Dictionaries Integrated into English Learning Apps: Critical Comments and Suggestions for Improvement

  • Fang Huang Centre for Lexicographical Studies, Guangdong University of Foreign Studies, China
  • Sven Tarp Centre for Lexicographical Studies, Guangdong University of Foreign Studies, China; Department of Afrikaans and Dutch, Stellenbosch University, South Africa; International Centre for Lexicography, Valladolid University, Spain; Centre of Excellence in Language Technology, Ordbogen A/S, Denmark, and Centre for Lexicography, Aarhus University, Denmark
Keywords: media convergence age, English learning apps, integrated dictionaries, embedded dictionaries, lexicographical databases, user interfaces, pop-up windows, context-awareness, Xun Gu tradition, personalization, incidental and intentional learning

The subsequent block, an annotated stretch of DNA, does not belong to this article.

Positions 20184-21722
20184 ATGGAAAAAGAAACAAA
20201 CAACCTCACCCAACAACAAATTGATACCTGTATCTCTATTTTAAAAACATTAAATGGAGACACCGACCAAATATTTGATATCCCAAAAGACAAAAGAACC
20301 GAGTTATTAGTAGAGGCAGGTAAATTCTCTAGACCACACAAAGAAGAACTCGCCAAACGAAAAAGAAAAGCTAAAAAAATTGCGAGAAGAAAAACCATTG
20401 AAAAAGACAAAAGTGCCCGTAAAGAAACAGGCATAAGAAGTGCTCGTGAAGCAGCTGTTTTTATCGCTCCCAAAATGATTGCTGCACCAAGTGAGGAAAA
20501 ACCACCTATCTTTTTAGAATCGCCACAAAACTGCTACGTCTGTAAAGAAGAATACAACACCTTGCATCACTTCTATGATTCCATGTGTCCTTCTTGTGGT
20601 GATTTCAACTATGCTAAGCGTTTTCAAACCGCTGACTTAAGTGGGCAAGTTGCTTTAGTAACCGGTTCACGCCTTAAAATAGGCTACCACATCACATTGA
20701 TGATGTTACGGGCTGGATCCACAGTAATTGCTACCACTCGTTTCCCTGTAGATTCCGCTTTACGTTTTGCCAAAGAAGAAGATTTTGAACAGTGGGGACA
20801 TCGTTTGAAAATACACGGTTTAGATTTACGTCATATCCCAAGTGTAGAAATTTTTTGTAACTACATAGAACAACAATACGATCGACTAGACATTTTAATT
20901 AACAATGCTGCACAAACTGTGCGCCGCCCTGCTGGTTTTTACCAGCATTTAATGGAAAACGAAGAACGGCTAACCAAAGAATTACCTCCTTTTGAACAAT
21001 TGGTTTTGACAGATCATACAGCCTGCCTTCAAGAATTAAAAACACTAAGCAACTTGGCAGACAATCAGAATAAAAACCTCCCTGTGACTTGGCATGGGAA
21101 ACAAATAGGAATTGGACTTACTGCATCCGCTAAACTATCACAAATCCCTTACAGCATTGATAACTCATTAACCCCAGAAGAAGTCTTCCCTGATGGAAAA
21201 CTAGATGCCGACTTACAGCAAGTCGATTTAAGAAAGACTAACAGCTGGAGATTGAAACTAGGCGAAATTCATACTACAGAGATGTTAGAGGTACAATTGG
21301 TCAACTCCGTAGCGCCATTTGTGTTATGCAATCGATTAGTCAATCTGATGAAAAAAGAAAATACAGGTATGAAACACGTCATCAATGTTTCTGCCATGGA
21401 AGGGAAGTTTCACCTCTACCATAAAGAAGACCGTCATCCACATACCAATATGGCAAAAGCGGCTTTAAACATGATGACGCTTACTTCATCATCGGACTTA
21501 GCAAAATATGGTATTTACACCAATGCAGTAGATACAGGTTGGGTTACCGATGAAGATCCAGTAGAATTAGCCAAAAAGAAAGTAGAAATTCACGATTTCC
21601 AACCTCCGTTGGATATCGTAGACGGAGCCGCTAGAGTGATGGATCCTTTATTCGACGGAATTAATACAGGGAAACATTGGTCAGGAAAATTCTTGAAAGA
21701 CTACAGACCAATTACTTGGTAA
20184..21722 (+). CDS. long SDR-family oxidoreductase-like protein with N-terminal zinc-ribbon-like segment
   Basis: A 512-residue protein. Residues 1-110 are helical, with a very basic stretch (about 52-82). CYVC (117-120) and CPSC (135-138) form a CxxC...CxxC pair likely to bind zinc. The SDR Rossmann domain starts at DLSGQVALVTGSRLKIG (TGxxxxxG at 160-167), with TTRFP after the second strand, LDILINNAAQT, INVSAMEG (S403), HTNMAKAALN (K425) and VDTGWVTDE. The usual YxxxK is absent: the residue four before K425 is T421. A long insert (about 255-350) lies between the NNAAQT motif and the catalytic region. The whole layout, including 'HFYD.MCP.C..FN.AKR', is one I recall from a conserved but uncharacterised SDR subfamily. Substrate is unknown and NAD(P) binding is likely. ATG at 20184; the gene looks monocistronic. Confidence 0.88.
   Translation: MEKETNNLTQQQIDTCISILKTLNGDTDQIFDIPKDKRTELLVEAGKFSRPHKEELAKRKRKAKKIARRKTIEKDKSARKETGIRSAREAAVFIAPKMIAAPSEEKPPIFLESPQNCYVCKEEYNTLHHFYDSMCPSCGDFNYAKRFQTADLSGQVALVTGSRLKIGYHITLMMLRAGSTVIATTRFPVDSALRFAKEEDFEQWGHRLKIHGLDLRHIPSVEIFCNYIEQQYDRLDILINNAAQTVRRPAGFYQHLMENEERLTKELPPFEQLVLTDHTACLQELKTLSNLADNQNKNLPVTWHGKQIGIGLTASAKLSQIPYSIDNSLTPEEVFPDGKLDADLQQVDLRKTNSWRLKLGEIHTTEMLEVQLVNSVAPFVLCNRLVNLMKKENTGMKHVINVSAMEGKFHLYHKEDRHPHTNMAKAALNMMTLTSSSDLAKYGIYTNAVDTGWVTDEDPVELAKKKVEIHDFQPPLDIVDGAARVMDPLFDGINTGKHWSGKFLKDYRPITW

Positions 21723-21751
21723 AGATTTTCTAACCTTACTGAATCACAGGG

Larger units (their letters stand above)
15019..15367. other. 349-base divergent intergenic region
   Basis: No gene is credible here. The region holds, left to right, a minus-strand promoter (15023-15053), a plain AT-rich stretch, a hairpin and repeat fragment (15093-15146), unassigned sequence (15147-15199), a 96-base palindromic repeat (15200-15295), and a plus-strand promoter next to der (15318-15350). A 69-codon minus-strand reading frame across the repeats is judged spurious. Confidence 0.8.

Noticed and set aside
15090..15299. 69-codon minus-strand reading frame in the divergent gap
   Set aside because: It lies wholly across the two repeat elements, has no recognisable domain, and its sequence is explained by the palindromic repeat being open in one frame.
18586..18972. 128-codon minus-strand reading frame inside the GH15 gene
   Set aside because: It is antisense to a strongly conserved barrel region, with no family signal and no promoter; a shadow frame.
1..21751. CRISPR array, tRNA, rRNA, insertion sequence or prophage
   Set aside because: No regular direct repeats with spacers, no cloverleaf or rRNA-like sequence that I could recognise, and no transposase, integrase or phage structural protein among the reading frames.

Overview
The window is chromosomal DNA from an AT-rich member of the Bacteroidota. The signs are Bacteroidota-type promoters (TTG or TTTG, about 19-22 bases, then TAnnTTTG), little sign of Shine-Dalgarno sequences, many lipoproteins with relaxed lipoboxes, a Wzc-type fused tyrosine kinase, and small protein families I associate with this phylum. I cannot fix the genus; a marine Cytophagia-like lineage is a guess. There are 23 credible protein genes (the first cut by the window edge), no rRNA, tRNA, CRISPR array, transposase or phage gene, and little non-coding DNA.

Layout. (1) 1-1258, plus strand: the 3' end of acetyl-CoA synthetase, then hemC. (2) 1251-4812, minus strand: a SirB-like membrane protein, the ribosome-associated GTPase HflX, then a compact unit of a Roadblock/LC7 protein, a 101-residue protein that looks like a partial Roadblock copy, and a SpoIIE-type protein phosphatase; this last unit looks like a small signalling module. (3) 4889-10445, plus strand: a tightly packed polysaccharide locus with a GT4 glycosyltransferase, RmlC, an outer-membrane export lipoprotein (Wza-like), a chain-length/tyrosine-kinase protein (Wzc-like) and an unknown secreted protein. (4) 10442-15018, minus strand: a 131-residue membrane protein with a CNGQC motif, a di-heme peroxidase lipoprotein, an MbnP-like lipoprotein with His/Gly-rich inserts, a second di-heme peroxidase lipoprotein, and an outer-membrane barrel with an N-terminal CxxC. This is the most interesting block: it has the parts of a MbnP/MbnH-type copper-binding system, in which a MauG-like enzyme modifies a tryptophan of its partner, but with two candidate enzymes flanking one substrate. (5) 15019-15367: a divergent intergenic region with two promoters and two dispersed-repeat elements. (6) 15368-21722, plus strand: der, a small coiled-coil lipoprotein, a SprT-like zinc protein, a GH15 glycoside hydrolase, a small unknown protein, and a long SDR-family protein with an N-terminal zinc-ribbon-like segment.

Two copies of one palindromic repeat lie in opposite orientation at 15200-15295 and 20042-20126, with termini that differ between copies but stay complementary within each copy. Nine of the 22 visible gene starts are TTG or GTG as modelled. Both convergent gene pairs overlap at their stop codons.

Digital applications to assist language learning are becoming increasingly popular. They typically incorporate one or two dictionaries to improve the service so that users avoid leaving the app to consult external resources. This paper deals with the two dictionaries used in a learning app for Chinese learners of English. Initially, it describes the functioning of the app as well as the two dictionaries that have different roles in the app. It then focuses on the one that is integrated into the course texts and can be activated by clicking on a word or a multiword unit. A number of deficiencies are discussed such as inconsistent treatment of words and senses, data overload, difficult access, and inconvenient location of the pop-up window that displays the lexicographical items. These deficiencies may impact negatively on the learners' motivation and the learning process in general. The paper traces the problems to the database that sustains the dictionary as well as the design of the user interfaces that filter the data offered to the users. Finally, and inspired by the classical Chinese Xun Gu tradition, it suggests an alternative, context-adapted approach that breaks with traditional features of the dictionary article and reduces the content of the pop-up window to an absolute minimum. The idea is to avoid a consultation process that interrupts the learners' reading flow and focus on learning.